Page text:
Last week, I applied to participate in the National Energy Board review of Kinder Morgan’s proposed Trans Mountain pipeline. However, I do not know whether the NEB will accept my application.
The board has announced they will only accept submissions on this proposal from British Columbians who are “directly affected” by the project and tankers or have “relevant expertise.”
Having grown up on the West Coast, I take issue with that assertion.
Harvesting from the ocean is a vital part of my culture as a coastal person. I was taught how to catch crabs and collect shellfish as a child. My family still enjoys crabs caught off Sidney, clams from the Gulf Islands and fish caught right off Clover Point in Victoria.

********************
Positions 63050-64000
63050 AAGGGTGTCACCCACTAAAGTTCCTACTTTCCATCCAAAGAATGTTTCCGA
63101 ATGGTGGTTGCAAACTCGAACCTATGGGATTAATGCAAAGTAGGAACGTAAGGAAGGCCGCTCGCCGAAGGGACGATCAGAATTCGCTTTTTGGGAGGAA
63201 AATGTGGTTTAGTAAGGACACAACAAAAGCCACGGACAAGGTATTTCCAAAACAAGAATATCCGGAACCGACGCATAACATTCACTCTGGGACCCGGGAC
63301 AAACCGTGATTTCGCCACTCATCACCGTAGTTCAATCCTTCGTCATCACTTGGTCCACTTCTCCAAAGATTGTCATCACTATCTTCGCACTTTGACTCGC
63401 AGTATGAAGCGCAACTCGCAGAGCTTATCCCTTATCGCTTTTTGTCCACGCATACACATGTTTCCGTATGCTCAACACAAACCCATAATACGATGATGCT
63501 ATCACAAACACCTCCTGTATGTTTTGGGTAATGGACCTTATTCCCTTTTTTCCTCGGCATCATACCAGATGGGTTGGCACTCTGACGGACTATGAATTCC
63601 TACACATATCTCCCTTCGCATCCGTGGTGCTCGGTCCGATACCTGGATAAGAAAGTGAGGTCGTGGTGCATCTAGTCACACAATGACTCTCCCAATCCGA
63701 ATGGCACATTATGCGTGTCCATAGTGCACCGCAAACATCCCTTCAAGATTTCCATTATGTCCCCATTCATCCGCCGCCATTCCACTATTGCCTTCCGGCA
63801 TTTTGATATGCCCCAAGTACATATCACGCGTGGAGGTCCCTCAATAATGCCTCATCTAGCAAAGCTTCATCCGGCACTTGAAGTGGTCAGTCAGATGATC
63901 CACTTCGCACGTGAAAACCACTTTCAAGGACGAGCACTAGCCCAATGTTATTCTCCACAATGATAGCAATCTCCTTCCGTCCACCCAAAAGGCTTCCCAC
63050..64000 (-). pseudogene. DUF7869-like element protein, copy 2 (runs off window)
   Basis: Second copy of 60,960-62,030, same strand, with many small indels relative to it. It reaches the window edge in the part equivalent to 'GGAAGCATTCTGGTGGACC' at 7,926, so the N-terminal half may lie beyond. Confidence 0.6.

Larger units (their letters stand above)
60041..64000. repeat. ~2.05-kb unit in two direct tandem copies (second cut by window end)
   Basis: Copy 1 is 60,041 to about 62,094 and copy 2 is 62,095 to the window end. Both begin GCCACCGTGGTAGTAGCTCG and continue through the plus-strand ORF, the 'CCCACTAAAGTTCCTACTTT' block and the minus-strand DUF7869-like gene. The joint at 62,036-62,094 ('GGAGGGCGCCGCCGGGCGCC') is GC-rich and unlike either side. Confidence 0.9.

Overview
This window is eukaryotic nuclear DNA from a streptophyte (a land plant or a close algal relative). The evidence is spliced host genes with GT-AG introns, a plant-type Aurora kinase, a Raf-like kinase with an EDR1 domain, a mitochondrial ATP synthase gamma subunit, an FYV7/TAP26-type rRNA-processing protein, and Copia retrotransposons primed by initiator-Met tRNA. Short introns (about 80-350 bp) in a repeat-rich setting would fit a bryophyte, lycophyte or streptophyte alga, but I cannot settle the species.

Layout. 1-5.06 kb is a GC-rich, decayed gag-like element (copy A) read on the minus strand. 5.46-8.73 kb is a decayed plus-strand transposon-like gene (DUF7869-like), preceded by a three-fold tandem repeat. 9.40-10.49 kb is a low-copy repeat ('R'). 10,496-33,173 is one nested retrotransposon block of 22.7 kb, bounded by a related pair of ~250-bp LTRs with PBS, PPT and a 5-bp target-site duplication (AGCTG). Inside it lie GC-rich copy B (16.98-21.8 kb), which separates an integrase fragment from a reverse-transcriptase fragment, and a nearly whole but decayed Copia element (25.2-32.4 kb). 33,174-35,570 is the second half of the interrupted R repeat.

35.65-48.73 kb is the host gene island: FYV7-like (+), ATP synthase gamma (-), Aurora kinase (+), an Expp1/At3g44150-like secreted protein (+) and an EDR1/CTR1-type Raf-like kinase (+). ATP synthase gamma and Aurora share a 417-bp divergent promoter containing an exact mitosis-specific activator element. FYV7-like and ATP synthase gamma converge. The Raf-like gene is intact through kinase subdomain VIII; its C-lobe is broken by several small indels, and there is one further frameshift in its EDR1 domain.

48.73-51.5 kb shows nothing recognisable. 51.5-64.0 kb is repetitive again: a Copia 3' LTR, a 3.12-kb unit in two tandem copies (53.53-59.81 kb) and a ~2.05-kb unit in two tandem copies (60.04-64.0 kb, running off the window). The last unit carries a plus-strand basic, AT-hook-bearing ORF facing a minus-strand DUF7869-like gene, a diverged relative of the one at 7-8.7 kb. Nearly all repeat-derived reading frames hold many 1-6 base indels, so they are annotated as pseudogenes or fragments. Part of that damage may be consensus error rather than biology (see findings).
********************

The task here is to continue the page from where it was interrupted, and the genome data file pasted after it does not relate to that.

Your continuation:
Sharing these experiences with my six-year-old son is very important to me. If there is an oil spill, all coastal residents stand to lose our ability to safely engage in these activities. Oil tankers on our delicate and unpredictable coast threaten salmon-bearing rivers and the wildlife and communities that depend on them, and will directly affect my family and I.
I believe in the right of every concerned British Columbian to participate in this decision-making process.